The people elect democrats thinking they will do what is right and stuff like this happens. In the next election the people will vote republicans to power and they will remain there until they too, do something like this. It is a never ending cycle.

    November 21, 2013 03:03 pm at 3:03 pm |
  14. Bito

    The RETHUGLICANS did the same exact thing in the house of representatives by giving sole power to the house majority leader, Eric Cantor, To bring a bill to a vote, Like the goverment shutdown, Now that they turned the tables on them in the senate they claim it`s not fair? What a bunch of HYPOCRITES!!! It`s OK for them to do it but when it is done to them they throw a tantrum, Just like Ted Cruz did by shuting down the goverment for his political agenda!!!!!!!!!!!

    November 21, 2013 03:03 pm at 3:03 pm |
  15. JG

    It's not going to matter, because if Republicans keep the status quo, they're not going to be the majority of anything for a while.

    November 21, 2013 03:03 pm at 3:03 pm |
  16. kamarasune

    They just killed the voice of the minority...

    November 21, 2013 03:03 pm at 3:03 pm |
  17. Megamind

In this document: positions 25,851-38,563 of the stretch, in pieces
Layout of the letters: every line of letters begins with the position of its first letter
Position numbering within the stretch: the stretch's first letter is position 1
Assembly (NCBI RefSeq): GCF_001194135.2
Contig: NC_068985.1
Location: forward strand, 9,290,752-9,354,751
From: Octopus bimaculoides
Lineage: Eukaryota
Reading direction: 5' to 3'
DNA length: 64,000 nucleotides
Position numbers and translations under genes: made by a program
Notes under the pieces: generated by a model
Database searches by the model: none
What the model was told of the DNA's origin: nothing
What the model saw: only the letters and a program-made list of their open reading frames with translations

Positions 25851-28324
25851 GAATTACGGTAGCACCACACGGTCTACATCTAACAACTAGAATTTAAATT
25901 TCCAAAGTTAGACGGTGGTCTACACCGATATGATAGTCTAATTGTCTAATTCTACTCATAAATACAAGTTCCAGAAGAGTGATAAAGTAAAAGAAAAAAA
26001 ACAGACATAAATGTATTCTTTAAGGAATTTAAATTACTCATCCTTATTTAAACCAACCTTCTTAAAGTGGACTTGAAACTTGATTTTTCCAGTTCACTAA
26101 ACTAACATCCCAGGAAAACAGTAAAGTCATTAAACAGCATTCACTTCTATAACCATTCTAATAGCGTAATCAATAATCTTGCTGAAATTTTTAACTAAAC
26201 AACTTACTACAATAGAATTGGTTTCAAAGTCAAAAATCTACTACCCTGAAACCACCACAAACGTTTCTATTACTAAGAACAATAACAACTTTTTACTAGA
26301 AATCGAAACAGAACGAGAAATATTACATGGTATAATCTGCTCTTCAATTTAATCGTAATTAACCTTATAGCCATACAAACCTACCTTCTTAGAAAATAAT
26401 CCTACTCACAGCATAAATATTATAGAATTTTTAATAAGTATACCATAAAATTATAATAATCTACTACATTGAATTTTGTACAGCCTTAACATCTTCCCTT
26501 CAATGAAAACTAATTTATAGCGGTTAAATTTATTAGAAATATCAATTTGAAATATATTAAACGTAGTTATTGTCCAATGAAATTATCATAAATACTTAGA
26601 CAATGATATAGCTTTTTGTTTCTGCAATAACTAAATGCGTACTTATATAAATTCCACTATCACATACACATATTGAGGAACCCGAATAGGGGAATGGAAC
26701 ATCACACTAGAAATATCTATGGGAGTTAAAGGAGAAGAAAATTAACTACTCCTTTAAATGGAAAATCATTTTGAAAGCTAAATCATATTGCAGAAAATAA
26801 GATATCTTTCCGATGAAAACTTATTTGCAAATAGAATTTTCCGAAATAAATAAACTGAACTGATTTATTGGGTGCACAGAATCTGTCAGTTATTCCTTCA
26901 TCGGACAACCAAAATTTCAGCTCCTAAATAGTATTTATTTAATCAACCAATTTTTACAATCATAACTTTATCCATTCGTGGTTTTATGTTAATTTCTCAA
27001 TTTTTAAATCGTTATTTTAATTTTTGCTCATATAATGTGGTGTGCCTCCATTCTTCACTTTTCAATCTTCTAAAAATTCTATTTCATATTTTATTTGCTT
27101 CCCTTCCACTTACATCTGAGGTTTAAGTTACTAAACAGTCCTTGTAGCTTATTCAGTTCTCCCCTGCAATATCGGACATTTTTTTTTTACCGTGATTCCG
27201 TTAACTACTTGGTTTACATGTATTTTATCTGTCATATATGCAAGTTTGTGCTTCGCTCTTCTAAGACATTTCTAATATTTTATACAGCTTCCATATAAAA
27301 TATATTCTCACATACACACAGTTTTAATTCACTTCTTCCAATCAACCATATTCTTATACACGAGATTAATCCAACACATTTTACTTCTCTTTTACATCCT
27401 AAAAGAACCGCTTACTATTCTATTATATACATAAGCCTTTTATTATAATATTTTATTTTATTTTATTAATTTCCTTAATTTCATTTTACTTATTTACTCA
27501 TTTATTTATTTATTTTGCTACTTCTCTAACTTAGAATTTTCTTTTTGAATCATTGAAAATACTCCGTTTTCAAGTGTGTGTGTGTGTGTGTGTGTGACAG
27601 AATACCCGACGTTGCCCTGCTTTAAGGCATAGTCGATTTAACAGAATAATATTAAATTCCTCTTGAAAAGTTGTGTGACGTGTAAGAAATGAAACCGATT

Not saying that all of the filibusters the last 6 years have been justified or right, because many have not been. However, doing what was done today is also not a good thing. Just another step toward socialism.

    November 21, 2013 03:03 pm at 3:03 pm |
  18. Jim

    So just for nominations and not for filibustering everything else? Gah! Just make them stand at the very least instead of just threaten a filibuster. I can't believe how misused it's been. This and garrymandering has made a joke of our democracy!

    November 21, 2013 03:04 pm at 3:04 pm |
  19. ChrisM

    This is what happens to you Freaking Obstructionist republicans when you fillibuster 400 TIMES.

    November 21, 2013 03:04 pm at 3:04 pm |
  20. Clint

    The funny thing is, this is some how being done to suggest they will get anything done. When in reality, it is just because next year is an election year and Obamacare is killing DEMS chance at reelection.

    November 21, 2013 03:04 pm at 3:04 pm |
  21. Anonymous

    I dont blame them The R have been holding up nominees for years based on issues not even related. If theres a problem with the nominee I agree but stopping a nominee for another issue entirely is just ransom.

    November 21, 2013 03:04 pm at 3:04 pm |
  22. kamarasune

    They just trampled the minority and killed their voice....

    November 21, 2013 03:04 pm at 3:04 pm |
  23. Cody

    Ugh, career politicians are the worst

    November 21, 2013 03:05 pm at 3:05 pm |
  24. Sniffit

    "They are governed by these hard over, newer members of Democratic senators"

    Hahahahaha...that's right McGrumpy, when in doubt and all else fails, just resort to projecting the Teatroll situation and their behavior onto the Dems. What a buffoon.

    November 21, 2013 03:05 pm at 3:05 pm |
  25. HeyHey

    Just outlaw congress democrats, just finish the job. You have made the representative process your target now go for the kill.

    Oh, since we now have a parliament, lets have a confidence vote on Obama.

    November 21, 2013 03:05 pm at 3:05 pm |